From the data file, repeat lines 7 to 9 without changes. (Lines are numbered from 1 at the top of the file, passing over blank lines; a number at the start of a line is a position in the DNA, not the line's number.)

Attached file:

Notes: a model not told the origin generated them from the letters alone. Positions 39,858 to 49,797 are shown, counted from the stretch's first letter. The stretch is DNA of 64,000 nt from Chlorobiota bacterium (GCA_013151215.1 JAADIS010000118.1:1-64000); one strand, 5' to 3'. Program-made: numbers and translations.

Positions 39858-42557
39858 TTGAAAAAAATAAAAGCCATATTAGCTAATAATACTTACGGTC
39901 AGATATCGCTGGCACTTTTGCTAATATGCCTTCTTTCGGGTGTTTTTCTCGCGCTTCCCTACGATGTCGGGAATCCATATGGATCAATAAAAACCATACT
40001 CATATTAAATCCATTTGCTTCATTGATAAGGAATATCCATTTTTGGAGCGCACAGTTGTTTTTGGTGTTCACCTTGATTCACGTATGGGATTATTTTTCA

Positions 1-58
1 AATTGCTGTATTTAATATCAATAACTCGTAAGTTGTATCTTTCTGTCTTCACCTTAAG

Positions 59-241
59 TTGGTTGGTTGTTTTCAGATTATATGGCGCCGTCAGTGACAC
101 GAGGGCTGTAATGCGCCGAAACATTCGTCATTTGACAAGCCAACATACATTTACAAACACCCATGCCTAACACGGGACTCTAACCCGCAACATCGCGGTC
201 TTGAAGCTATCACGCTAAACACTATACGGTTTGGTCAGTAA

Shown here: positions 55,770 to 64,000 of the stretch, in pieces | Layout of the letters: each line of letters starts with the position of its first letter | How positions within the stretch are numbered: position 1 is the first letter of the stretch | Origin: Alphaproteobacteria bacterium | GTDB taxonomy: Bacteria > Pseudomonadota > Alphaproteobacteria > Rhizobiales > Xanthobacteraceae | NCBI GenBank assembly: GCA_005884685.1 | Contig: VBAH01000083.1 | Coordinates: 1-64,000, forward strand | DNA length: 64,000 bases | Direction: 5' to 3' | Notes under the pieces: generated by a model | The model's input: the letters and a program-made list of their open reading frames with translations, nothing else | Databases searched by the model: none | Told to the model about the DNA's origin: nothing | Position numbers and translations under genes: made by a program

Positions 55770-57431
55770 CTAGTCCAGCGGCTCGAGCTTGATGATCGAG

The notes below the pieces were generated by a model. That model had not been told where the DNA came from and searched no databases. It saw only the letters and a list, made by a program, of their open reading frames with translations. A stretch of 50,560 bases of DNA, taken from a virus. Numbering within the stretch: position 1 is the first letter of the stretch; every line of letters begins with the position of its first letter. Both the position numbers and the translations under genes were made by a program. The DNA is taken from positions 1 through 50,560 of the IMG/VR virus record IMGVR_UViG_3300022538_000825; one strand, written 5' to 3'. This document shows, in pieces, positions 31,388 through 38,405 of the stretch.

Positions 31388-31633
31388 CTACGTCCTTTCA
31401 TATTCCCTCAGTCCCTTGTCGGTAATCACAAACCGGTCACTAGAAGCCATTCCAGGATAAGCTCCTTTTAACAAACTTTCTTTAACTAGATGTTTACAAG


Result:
1 AATTGCTGTATTTAATATCAATAACTCGTAAGTTGTATCTTTCTGTCTTCACCTTAAG

Positions 59-241
59 TTGGTTGGTTGTTTTCAGATTATATGGCGCCGTCAGTGACAC